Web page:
In a Safe Place by The Album Leaf (Review)

This album glows like a little gem, and is there whenever I need comforting or just want to give my ears a treat.
In a Safe Place - The Album Leaf

The new album by The Album Leaf — one Jimmy LaValle and all the musicians who chip in to help — is titled In a Safe Place, and what an appropriate title it is. For whenever I listen to this endlessly pretty piece of work, I feel like I’m transported to a safer, calmer place. Somewhere nice, like the side of a stream, or in the arms of a caring friend, because those are exactly the kinds of places that this lovely little album evokes. It’s such an endearing, comforting listen, that if I’m not careful I might end up referring to it as my “dear.”

Musically speaking, it’s also an appropriate title. The Album Leaf runs in the same musical vein as those gentle Icelandic darlings, Sigur Rós and Múm, but without the eccentricities that turn off so many. LaValle gets pretty, but resists the temptation to use grandiose strings; and he gets cutesy and soft, too, but without the whispered little four-year-old vocals of Múm. Consider it the Coldplay of the Icelandic post-rock world.

Not to imply that LaValle has dumbed things down or makes music for more commercial ears, or is an imitation of either of those two bands. The Album Leaf’s music is a brand of mostly instrumental, pastoral post rock/electronica that’s all LaValle’s own, and assistance comes in the form of everyone from Sigur Rós’s Jon Thor Birgisson to The Black Heart Procession’s Pall Jenkins, from Kjartan Sveinsson to Gyda Valtysdottir of Múm. And it’s all very good.

The first track, “Window,” is more or less an extensive intro to the second track, “Thule,” but it’s a fine song on it’s own with crystalline Moogs and deep bells, accentuated by beautiful cello swells. It’s a great mood-setter for what’s to come. “On Your Way” is a conventional rock song made pretty with guitar and tinkling chimes, featuring the vocals of Pall Jenkins. The comforting, gentle “Twentytwofourteen” and “The Outer Banks” are both lovely electronic songs that will satisfy anyone longing for the earlier works of Múm.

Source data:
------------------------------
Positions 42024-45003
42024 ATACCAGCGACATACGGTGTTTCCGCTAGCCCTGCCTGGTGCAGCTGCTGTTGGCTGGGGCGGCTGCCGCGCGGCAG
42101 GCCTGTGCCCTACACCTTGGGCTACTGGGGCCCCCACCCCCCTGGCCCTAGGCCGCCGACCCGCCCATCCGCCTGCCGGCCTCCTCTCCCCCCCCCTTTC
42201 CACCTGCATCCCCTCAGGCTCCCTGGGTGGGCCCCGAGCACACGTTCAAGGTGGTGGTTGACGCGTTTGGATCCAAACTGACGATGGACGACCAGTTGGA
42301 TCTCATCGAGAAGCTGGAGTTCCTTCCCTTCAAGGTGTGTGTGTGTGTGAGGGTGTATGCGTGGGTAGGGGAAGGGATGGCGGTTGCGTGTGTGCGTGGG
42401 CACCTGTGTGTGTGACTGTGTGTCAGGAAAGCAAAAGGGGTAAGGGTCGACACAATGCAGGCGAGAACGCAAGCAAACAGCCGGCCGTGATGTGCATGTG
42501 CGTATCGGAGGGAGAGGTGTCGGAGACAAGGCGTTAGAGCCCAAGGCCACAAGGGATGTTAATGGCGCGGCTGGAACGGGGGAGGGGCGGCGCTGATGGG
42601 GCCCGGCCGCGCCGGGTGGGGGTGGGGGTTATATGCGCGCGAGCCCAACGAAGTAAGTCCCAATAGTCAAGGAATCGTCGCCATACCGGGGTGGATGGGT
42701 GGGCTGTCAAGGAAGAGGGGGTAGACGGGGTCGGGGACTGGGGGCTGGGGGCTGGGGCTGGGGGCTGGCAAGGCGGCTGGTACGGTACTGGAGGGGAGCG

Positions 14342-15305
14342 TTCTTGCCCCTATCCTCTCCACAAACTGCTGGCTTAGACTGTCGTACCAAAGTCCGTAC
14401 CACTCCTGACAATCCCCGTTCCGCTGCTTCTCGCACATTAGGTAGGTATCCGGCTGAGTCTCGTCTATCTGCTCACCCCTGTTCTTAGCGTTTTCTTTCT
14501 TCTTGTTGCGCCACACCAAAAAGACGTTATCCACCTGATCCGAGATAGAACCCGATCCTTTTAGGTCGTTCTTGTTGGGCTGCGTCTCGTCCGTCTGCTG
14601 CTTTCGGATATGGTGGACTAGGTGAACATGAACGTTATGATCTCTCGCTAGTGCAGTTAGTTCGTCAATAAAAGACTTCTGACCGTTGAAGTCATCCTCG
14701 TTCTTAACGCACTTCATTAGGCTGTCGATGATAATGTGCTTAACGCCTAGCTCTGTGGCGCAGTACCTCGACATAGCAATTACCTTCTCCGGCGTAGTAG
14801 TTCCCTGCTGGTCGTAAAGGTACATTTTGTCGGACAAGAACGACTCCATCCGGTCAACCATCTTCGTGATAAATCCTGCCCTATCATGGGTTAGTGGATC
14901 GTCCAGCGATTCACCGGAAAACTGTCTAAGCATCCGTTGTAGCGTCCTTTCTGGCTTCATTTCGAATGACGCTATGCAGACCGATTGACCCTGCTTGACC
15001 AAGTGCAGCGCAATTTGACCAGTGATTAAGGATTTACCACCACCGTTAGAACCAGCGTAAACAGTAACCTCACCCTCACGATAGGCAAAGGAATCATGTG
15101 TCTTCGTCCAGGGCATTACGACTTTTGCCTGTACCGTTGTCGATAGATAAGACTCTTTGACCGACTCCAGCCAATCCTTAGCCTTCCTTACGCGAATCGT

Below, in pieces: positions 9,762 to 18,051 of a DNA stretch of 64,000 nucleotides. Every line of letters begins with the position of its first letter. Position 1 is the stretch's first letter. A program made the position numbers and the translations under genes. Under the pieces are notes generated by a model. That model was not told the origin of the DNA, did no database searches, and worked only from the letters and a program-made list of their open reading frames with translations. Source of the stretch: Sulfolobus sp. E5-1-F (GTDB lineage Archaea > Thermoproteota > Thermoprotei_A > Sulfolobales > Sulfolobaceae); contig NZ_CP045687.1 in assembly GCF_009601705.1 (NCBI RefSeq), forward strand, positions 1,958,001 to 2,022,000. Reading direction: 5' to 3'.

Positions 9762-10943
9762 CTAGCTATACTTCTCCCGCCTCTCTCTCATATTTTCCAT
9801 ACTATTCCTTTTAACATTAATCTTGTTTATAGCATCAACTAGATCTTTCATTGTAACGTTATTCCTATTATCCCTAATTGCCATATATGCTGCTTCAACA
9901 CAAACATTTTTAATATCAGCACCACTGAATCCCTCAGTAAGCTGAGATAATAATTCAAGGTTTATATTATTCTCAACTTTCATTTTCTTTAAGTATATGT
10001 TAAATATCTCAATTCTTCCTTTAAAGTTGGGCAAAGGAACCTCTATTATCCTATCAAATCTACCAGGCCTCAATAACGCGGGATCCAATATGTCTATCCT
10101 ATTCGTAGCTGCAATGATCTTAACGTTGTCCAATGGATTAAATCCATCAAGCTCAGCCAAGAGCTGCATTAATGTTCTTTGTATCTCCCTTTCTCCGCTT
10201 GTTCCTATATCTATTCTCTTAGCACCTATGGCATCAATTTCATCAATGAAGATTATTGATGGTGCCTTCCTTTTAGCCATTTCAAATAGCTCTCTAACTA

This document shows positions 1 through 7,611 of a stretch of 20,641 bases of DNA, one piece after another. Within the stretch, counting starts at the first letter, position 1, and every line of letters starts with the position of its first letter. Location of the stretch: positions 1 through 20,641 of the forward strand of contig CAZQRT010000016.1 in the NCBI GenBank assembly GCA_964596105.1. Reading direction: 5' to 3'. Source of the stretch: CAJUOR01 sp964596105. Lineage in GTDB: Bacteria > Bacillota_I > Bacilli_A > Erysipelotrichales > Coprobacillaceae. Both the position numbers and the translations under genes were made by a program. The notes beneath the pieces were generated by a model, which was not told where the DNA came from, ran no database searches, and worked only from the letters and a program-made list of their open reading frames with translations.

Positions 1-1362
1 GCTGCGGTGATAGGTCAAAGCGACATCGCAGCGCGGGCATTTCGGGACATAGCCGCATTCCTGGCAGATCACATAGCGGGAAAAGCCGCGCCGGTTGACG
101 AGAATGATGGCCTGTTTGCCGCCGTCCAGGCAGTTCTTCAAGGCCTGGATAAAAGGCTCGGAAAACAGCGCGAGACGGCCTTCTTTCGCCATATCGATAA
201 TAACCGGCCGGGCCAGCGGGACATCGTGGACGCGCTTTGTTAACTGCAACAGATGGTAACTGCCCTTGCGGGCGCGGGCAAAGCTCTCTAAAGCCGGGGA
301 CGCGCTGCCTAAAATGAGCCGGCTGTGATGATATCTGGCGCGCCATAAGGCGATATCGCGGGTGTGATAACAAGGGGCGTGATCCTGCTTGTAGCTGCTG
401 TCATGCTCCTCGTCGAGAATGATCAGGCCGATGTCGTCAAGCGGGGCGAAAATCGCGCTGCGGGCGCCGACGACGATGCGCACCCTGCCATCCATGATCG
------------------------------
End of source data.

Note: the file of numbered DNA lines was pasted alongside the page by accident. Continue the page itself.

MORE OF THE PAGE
On two of the tracks, the music transcends the “very good” level and downright knocks down the wall that encloses such oft-loved tracks as “Vidrar Vel Til Loftarasa” and “We Have A Map Of The Piano.” The first of them, “Over The Pond,” taps into the same sort of awe-inspiring, jaw-dropping, tear-jerking beauty that Sigur Rós is currently master of. Featuring Jonsi’s Hopelandic vocals, trickling electronic piano, cello, and bells, it stands head and shoulders above some of the other songs. “Eastern Glow,” on the other hand, is just a damn good song, slowly thumping along with an electronic beat, and growing increasingly pretty as it continues.

And with more listens, it becomes clear that it’s not only those two tracks that shine, but also the entire release. While there are perhaps other albums this year that are stronger overall, or do more for me personally, this album still glows like a little gem, and is there whenever I need comforting or just want to give my ears a treat. Life is beautiful and this album shows it.

Written by Richie DeMaria.

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